QE621 Orogeny Study Study
QE640-QE699 Stratigraphic Study Study
QE 689 Cretaceous-Tertiary boundary Study Study
QE701-QE996.5 Paleontology Study Research
QE719 Micropaleontology Study Research
QE720 Paleoecology Study Research
QE955 Diatoms - fossil Study Study
QES590-QE599.9 Soils Study Research

Languages Collected:

English is the main language for collection purposes.

Geographical Areas Collected:

The following geographical areas are collected: Pacific, New Zealand, Antarctic.

Chronological Periods Collected

Not a criterion.

Publication Dates

Current material is essential in the sciences, particularly Geophysics. This is a rapidly developing subject which may need some retrospective collecting if there is a need to support the study teaching and research programmes or where major works are required to fill gaps.

Format Guidelines:

Electronic journals with perpetual access rights are the preferred format. Print journals are only required if electronic access is unavailable.

Purchase of eBooks will be negotiated with academics on a case by case basis. At present the Springer eBook platform (SpringerLink) is a good model. If available Springer (or a functional equivalent) would be the preferred eBook option.

The eBook format is best suited to “quick reference material such as reference books, handbooks and manuals. E-books may also be a good choice for textbooks and edited books.

Budget Guidelines:

None at present.

Classification Guidelines:

The Library of Congress classification system is used.

Preservation Guidelines:

Any monographs that are beyond repair should be assessed for re-purchase.

Digitisation Guidelines:

To be developed during 2012.

Relegation Statement

Identification of items for relegation to the CONZUL Store will be assessed once the Store is established. From 2012 the following criteria will apply:


Print journals not available electronically (including back issues) will be retained in the Library collection in the following locations:

Journals no longer required for research or teaching purposes will be cancelled (in consultation with academics). Cancelled print journals will be retained in the Library collection as follows:

Complete (uninterrupted print runs of journals for which VUW library is the sole holder should be considered for retention in the CONZUL Store.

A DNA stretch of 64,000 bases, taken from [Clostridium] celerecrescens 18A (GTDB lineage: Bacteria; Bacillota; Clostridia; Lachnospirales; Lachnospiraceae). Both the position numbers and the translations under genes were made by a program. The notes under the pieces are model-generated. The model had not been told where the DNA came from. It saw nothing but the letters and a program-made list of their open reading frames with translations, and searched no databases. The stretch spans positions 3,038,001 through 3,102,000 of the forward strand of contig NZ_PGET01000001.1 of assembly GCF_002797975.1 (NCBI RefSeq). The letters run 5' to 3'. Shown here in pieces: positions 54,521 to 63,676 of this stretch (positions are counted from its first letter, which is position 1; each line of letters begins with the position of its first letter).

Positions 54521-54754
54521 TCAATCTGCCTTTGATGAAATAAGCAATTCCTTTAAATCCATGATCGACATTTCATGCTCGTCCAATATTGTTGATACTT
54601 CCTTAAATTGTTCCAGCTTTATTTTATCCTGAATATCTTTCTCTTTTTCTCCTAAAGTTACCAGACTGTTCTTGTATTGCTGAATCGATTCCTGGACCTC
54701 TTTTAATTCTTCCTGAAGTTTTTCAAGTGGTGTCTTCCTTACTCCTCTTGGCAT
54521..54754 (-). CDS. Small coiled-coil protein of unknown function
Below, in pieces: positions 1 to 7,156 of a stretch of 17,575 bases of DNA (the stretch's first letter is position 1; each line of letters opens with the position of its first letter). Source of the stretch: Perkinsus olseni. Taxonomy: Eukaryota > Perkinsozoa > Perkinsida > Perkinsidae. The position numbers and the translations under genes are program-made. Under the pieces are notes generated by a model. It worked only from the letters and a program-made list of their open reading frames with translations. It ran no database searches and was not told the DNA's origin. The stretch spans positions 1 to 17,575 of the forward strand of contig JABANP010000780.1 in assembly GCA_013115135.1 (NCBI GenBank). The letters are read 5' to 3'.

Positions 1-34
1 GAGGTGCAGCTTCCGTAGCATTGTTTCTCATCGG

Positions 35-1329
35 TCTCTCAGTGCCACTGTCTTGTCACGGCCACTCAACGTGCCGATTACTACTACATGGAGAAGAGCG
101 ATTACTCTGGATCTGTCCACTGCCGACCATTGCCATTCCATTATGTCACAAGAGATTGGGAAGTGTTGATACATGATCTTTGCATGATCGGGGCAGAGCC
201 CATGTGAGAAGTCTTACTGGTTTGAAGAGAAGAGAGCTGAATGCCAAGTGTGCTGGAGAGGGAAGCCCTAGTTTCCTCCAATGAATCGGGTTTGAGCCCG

Books will be retained in the library collection in the following locations:

Kelburn Library:

Offsite Storage:

Deselection Statement

Identification of items for relegation to the CONZUL Store will be assessed once the Store is established. From 2012 the following criteria will apply:



Note: special care will be made to retain items regardless of usage and date which fall into the following categories:

Other Guidelines/considerations

The Library endeavours to provide secure access to key scholarly resources. If a current provider discontinues access to an e-journal the library will seek to reinstate access from an alternative source if it is required.

Some courses require multiple copies of textbooks or recommended readings for teaching purposes. Multiple copies of superseded editions will be retained in the Library collection while their content is still relevant. Location will be negotiated with academics (Closed Reserve, 3-Day Loan, and main collection).

Offsite monographs and journals will be returned to the main collection if requested.

Links to other relevant Subject Level Collection Statements


Geology is an important discipline which offers an understanding of the Earth's structure, systems, processes, composition and formation of landforms. It is multidisciplinary and interdisciplinary covering biology, physics, chemistry, geography and engineering. The subject study is theoretical and applied including fieldtrips and laboratory work. The School of Geography Earth and Environmental Studies staff have extensive research ventures within the University and has ties with organizations throughout the wider Wellington community.

The School staff are actively engaged in research in many areas with national and international collaborations. In addition to books and journals the study of the subject requires use of a range of resources and tools such as maps, cartography, visual images, digital technologies including GIS and remote sensing.

Geology (including Geophysics etc) is not a book-reliant discipline. Given the multidisciplinary nature of the discipline books form an important component. The book collection supports the large undergraduate student population. E-books are an increasing component of the collection. The Library holds collections in Geology and Geophysics with new titles in these areas being actively collected. The Library will continue to collect in-depth in these areas and will purchase key older material if required.

Geology and Geophysics, in common with other Science subjects rely on timely access to a range of essential journals. Journal literature is extensively used. As this subject is dynamic and interdisciplinary, new resources will be collected in the formats suitable for the study, teaching and research needs of the school.